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Judith Renaud, Rémy Allard, Sandra Molinatti, Jocelyn Faubert; External noise paradigms, contrast sensitivity and aging. Journal of Vision 2013;13(9):274. doi: https://doi.org/10.1167/13.9.274.
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© ARVO (1962-2015); The Authors (2016-present)
At least three studies (Bennett et al., 1999; Spérenza et al., 2001; Pardhan, 2004) have used external noise paradigms to investigate the cause of contrast sensitivity losses due to healthy aging. These studies have used noise that was spatiotemporally localized on the target. Allard and Cavanagh (2011) have recently shown that the processing strategy can change with localized noise thereby violating the noise-invariant assumption, which compromises the application of external noise paradigms. The goal of the present study was to reassess the cause of age-related contrast sensitivity losses using external noise that is spatiotemporally broad (i.e. full-screen, continuously displayed dynamic noise). Contrast thresholds were measured for two age groups, young (n = 20, mean = 24 years) and older adults (n = 20, mean = 69 years), for 3 spatial frequencies (1, 3 and 9 cpd) and 3 noise conditions (noise-free, local noise and broad noise). At the lowest spatial frequency, the results drastically differed depending on the noise condition: age-related contrast sensitivity losses were attributed to the internal equivalent noise when using broad noise (i.e. age did not affect contrast thresholds in broad noise) and, consistent with previous studies, due to calculation efficiency with local noise (i.e. similar age-related contrast threshold effects in noise-free and local noise). At the two highest spatial frequencies, the results were similar with local and broad noise: the sensitivity loss was mainly due to lower calculation efficiency, consistent with 2 previous studies. These results show that the interpretation of external noise paradigms can drastically differ depending on the noise type suggesting that external nose paradigms should use spatiotemporally broad external noise, like internal noise, to avoid triggering a processing strategy change. Contrary to all previous studies, we conclude that healthy aging does not affect the calculation efficiency of detection processing at low spatial frequencies.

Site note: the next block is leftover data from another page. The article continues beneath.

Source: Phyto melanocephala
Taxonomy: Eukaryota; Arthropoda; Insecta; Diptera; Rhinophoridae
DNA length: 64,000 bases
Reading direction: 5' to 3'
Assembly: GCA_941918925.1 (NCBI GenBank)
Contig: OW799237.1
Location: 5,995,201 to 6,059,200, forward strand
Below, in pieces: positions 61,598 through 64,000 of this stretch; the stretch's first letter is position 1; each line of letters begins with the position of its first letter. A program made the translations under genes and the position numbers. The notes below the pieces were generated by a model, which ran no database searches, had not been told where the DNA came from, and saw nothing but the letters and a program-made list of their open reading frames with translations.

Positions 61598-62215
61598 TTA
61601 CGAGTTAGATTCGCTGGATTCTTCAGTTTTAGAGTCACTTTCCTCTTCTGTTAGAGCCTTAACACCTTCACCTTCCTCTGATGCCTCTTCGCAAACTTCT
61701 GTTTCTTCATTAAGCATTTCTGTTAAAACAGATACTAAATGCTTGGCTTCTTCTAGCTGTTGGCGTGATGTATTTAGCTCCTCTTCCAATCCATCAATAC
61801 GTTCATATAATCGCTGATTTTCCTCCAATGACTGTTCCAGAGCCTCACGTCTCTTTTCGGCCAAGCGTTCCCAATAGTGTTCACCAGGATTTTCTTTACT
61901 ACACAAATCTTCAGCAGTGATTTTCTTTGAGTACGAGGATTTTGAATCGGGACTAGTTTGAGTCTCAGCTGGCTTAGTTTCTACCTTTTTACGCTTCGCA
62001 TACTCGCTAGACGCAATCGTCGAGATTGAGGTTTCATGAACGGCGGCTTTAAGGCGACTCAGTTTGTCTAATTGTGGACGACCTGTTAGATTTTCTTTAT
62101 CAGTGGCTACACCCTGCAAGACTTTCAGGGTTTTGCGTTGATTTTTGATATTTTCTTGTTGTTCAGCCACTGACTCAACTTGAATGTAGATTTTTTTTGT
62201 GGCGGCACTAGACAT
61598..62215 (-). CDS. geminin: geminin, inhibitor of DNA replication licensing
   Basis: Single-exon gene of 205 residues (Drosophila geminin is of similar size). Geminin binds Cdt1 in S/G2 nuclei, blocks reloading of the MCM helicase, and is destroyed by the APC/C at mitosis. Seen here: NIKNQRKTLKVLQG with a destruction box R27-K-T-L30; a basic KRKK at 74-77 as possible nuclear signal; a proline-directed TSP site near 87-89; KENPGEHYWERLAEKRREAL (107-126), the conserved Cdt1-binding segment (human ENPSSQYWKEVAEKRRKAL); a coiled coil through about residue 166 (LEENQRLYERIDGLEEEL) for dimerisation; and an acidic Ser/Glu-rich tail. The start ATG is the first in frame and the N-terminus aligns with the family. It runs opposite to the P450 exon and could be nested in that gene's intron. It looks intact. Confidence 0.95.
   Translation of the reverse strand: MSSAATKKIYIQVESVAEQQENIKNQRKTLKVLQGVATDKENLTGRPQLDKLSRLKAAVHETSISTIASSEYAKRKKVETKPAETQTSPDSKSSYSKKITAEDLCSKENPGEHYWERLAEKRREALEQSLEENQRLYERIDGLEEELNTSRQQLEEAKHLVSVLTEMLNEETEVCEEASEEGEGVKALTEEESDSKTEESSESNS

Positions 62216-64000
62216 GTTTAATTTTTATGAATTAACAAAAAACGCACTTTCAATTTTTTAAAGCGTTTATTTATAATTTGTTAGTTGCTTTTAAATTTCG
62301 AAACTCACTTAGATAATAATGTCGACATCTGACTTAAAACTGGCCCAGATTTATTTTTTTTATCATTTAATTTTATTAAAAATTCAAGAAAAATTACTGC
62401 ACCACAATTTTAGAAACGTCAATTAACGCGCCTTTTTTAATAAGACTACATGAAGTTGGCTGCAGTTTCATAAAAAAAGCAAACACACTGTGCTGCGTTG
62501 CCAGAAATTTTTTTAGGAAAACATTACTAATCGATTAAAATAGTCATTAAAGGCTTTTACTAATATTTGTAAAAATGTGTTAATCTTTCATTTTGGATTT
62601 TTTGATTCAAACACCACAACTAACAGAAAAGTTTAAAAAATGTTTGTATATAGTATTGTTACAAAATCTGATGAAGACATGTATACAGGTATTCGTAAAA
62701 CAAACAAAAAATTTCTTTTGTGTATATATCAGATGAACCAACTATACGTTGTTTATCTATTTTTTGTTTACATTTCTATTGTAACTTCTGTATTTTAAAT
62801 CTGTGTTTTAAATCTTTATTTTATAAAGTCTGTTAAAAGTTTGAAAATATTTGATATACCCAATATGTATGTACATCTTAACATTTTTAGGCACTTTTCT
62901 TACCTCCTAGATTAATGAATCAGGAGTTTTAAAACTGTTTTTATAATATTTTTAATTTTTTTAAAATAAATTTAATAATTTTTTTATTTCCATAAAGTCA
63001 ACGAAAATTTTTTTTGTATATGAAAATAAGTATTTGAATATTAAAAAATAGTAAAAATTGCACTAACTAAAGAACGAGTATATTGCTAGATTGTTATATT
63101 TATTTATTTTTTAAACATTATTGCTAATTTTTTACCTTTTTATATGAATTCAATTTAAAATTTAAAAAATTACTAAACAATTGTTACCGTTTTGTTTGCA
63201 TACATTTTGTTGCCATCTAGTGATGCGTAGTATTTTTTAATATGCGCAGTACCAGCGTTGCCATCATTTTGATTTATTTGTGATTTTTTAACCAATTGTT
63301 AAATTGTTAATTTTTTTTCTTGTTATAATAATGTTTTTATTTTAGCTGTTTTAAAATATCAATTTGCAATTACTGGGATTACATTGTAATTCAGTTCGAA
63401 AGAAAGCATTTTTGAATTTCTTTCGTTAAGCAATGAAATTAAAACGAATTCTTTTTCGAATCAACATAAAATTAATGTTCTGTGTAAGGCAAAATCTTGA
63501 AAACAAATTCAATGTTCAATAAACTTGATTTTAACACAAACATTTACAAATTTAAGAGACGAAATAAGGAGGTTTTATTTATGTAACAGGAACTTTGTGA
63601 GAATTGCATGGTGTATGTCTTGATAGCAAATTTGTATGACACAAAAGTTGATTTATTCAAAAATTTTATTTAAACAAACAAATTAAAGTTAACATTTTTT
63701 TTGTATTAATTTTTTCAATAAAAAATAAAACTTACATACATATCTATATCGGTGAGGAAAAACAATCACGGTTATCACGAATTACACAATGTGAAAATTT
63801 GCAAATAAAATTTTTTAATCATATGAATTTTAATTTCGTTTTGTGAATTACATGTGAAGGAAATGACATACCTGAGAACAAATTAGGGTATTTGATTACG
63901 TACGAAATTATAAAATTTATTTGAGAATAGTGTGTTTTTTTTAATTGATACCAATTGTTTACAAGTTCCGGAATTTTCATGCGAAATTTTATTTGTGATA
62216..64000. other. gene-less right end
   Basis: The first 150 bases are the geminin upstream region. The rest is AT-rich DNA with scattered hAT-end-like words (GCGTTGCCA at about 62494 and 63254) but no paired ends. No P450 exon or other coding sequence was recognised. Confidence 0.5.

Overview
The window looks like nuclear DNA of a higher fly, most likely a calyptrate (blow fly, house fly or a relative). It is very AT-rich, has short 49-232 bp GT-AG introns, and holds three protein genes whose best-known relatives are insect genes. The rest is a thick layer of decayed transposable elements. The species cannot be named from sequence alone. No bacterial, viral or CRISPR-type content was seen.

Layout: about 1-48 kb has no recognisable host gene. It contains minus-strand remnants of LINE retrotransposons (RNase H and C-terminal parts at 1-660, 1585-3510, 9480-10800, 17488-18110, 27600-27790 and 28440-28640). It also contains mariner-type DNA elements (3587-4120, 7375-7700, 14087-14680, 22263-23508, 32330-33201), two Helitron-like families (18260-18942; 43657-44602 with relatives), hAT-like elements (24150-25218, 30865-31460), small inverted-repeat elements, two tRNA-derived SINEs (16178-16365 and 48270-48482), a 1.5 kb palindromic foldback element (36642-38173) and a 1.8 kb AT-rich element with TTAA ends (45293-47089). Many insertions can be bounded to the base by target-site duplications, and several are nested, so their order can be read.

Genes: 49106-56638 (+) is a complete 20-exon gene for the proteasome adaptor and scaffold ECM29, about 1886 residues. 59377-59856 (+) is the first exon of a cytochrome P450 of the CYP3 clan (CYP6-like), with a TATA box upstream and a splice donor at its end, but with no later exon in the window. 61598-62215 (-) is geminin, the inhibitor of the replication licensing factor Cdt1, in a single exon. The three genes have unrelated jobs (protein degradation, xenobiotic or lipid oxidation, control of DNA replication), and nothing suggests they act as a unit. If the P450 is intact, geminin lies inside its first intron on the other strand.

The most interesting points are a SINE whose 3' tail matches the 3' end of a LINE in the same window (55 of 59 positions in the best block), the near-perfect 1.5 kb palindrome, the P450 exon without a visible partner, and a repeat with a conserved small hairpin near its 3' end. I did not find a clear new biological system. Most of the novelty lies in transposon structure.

Meeting abstract presented at VSS 2013
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